With the rise of performance-based incentives, hospitals are facing a stronger reason than ever to connect their patients with community-based social services that may improve health outcomes beyond specialized medical care. The social determinants of health go far beyond basic needs that are easily identified by a look at a patient’s household income. They extend into factors like a lack of caregiver support in the household, a lack of education, transportation issues and substance abuse.
To be ahead of the curve when it comes to holistic patient care, hospitals should (1) connect with patients to determine their full scope of need; (2) form partnerships with local organizations to offer extended support; and (3) develop a systematic process for making referrals and tracking patient outcomes — to ensure that all factors are addressed.
Connecting with patients
In a recent survey of hospital executives conducted by GLG Social Impact, 83 percent of the hospitals surveyed felt that, over the next five years, it will become more important or critical to address the social needs of patients. In order to do this effectively, hospitals should be looking beyond the surface to identify the deeper needs for which each patient requires support.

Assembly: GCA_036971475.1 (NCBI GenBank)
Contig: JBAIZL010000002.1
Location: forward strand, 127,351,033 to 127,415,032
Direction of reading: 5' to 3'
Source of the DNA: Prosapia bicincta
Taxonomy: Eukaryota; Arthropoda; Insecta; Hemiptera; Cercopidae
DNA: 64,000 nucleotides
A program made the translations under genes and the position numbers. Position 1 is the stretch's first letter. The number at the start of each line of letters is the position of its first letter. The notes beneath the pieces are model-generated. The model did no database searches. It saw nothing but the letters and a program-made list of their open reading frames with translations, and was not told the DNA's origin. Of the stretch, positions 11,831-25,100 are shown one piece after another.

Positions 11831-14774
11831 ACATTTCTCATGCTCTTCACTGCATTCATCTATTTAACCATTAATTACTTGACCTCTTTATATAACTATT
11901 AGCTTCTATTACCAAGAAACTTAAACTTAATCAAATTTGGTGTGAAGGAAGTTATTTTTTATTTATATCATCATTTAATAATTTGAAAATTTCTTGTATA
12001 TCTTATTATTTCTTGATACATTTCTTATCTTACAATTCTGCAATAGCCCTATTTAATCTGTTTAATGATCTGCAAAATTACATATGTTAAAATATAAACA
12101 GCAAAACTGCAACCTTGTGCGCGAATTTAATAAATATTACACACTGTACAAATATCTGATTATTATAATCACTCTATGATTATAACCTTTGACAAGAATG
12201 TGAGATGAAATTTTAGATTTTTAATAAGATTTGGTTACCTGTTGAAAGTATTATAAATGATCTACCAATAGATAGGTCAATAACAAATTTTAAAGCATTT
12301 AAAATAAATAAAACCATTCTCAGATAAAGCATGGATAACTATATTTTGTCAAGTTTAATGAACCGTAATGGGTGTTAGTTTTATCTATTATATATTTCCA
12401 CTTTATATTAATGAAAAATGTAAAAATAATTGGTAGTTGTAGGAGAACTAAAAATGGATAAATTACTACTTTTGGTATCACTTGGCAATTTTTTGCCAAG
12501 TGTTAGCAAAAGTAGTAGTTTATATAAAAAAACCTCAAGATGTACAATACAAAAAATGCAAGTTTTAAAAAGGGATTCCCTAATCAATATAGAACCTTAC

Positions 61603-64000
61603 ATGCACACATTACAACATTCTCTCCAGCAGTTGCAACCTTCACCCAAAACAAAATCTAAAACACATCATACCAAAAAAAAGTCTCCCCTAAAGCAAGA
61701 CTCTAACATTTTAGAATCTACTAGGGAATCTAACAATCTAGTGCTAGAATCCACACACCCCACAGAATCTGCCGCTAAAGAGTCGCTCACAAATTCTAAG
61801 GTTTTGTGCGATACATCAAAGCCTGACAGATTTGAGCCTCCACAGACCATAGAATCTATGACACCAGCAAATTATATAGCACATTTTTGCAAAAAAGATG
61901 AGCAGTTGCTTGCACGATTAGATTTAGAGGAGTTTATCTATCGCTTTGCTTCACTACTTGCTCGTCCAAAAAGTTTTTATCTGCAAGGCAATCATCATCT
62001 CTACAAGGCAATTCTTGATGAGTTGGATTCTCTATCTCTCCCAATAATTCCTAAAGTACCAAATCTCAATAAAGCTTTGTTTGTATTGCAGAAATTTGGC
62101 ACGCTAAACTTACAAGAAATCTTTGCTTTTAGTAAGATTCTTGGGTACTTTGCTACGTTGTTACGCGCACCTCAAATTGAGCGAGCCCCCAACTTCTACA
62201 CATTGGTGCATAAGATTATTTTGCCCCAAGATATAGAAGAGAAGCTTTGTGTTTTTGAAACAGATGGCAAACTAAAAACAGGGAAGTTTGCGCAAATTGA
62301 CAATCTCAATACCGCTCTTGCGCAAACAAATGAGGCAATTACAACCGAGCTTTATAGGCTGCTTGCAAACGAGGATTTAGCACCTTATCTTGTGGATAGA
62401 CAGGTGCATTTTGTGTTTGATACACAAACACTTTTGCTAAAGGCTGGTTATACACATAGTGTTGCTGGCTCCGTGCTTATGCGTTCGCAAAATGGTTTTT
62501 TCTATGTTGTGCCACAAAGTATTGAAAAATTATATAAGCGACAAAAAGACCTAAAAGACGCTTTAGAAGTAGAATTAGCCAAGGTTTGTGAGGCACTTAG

You may know that some patients do not have enough to eat, but do you know why? Do those patients face food insecurity because they do not have a job, because they don’t know how to enroll in a state food program or because they are caring for others in their family first? Are your patients working but digging out of a poverty situation where a medical issue can put their future in jeopardy? Hospitals and clinical programs that are focused on patient-centered care are beginning to look past the obvious social need and ask guiding questions to navigate people to programs that can address the root causes of their need.